Here, it was objectively reasonable for Deputy Allen to conduct a protective sweep and for
him to do so without the need for probable cause or reasonable suspicion. Deputy Allen
arrived on a report of gun shots in the middle of the night, he arrested Dr. Grise for assault,
and he learned that Dr. Grise had a pistol on his person. Thus, the original shotgun was
unaccounted for. Deputy Allen did not know if anyone else was in the home. He also suspected
Dr. Grise to be intoxicated. With an elderly woman lying on the ground, it was not
unreasonable to conduct a confined sweep to ensure the safety of the paramedics or Mrs.
Importantly, the area in which this search took place was confined and limited. It is
undisputed that Deputy Allen never went into the back bedrooms or any area outside the
immediate area where Mrs. Grise was treated by EMS paramedics. Instead, he saw two guns
in plain view in the living room and noticed an empty bottle of wine in the kitchen. This is
not a case where the officers went to another floor of the residence or through multiple
doorways to search a room disconnected from the space where paramedics were treating
someone. The sweep was appropriately limited to areas contiguous to the room where Mrs.
Grise and the paramedics were located. The DVD submitted by the parties confirms this; the
living room is directly adjoining to the dining and kitchen area. This is exactly the type of
sweep that Buie allows without requiring any probable cause or reasonable suspicion.
Therefore, Deputy Allen’s subsequent sweep is justified.
Accordingly, Mrs. Grise’s claims for unlawful entry must fail as a matter of law, and,
because there was no constitutional violation, Deputy Allen is immune from suit and entitled
to qualified immunity.
Sheriff O’Donnell in His Individual Capacity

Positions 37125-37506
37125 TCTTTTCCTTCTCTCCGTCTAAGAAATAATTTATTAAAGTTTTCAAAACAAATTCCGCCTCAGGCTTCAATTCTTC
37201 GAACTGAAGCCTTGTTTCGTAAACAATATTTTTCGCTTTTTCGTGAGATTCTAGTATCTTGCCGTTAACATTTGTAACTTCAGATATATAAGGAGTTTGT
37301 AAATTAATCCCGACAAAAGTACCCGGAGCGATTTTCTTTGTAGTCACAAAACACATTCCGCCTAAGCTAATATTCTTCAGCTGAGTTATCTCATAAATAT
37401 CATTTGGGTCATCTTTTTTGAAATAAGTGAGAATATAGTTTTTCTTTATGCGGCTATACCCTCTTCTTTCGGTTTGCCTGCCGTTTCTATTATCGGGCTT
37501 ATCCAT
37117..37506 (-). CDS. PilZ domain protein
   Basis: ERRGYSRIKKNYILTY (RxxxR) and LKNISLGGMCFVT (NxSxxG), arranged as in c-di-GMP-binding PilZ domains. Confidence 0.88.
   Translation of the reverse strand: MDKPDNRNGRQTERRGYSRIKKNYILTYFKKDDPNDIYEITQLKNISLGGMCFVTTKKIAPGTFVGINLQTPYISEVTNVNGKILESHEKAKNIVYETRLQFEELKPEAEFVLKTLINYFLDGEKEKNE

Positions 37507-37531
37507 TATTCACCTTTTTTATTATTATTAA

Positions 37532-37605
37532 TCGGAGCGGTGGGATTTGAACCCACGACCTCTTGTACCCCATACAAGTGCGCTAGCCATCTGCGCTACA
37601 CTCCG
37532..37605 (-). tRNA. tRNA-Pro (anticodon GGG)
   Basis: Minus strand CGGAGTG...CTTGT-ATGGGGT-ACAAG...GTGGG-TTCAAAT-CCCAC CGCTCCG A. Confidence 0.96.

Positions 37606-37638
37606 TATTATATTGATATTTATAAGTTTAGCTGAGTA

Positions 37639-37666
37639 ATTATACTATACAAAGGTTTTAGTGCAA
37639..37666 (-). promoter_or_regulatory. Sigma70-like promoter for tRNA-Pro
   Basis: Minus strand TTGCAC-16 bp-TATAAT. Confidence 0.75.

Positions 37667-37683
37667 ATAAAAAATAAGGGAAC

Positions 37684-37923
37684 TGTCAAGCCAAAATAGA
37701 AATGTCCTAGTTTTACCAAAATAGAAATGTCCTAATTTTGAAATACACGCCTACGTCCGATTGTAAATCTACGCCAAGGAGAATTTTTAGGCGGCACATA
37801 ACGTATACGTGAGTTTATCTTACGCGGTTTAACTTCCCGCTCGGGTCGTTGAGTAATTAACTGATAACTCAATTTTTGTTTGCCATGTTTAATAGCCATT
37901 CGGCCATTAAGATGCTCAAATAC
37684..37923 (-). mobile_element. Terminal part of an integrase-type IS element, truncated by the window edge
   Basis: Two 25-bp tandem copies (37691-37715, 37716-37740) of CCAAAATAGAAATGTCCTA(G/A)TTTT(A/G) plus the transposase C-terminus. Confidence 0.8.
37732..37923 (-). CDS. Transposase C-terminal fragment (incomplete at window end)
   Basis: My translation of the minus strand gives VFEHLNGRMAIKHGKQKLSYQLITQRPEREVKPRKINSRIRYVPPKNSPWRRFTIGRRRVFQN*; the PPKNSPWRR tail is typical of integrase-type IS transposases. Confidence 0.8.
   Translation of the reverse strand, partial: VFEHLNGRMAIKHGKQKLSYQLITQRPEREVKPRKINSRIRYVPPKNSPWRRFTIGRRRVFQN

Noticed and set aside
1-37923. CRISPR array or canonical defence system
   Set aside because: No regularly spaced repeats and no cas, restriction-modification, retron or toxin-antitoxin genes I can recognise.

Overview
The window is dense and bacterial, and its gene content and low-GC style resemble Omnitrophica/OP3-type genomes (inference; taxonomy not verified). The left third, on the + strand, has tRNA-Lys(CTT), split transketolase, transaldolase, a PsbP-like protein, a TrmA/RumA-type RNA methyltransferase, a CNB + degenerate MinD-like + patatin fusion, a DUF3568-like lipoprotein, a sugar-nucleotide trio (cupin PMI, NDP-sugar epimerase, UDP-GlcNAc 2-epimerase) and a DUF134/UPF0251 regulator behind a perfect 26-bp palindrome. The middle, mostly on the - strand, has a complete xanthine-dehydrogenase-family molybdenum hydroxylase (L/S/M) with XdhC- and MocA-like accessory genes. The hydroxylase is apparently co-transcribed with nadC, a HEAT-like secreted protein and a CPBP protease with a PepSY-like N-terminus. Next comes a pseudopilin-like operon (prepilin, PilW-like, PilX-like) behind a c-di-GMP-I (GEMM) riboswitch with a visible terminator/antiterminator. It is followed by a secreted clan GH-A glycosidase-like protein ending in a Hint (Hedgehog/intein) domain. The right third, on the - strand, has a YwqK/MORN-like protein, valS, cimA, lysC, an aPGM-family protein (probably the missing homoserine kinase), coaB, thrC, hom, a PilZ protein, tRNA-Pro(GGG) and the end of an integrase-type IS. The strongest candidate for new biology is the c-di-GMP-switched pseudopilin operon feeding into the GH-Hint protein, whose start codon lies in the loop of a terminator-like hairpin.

Mrs. Grise’s claim against Sherriff O’Donnell in his individual capacity is dismissed, and
Sherriff O’Donnell is entitled to qualified immunity because no constitutional violation
Municipal Liability Claims
Mrs. Grise’s municipal liability claims against Defendants in their official capacity fail as
a matter of law and will be dismissed. There was no underlying unconstitutional conduct on
which to base municipal liability. And, even more, Mrs. Grise does not establish that either
Sherriff O’Donnell, in his official capacity, or the Madison County Sherriff’s Office employed
a “custom” of engaging in unlawful searches as required by Monnell v. Department of Social
Services, 436 U.S. 658, 691 (1978).
2. Failure to train and supervise under 42 U.S.C. § 1983 and negligent hiring,
training, supervision, and retention under Kentucky state law claims.
Mrs. Grise’s remaining claims must fail as a matter of law.
If no constitutional violation by the individual defendant is established under § 1983, the
municipal defendants cannot be held liable under § 1983. See City of Los Angeles v. Heller,
475 U.S. 796, 799 (1986); Watkins v. City of Battle Creek, 273 F.3d 682, 687 (6th Cir. 2001).
Similarly, Mrs. Grise’s state law claim is dismissed. “There must be a finding of a tort to
support liability and damages under a theory of negligent hiring/retention.” Ten Broeck
Dupont, Inc. v. Brooks, 283 S.W.3d 705, 730 (Ky. 2009). In this case, no tort occurred to serve
as the foundation for a negligent hiring claim under either a direct liability or respondeat
superior theory. Therefore, neither the Madison County Sheriff’s Department nor Sheriff
O’Donnell, in his individual or official capacity, can be held liable for negligent hiring,
retention, supervision, or retention.
Accordingly, it is HEREBY ORDERED as follows:
1. The Defendants’ Second Renewed Motion for Summary Judgment (DE 62) is GRANTED.
2. The Plaintiff’s Motion for Summary Judgment (DE 66) is DENIED.
3. A separate judgment shall issue.
Dated February 2, 2017.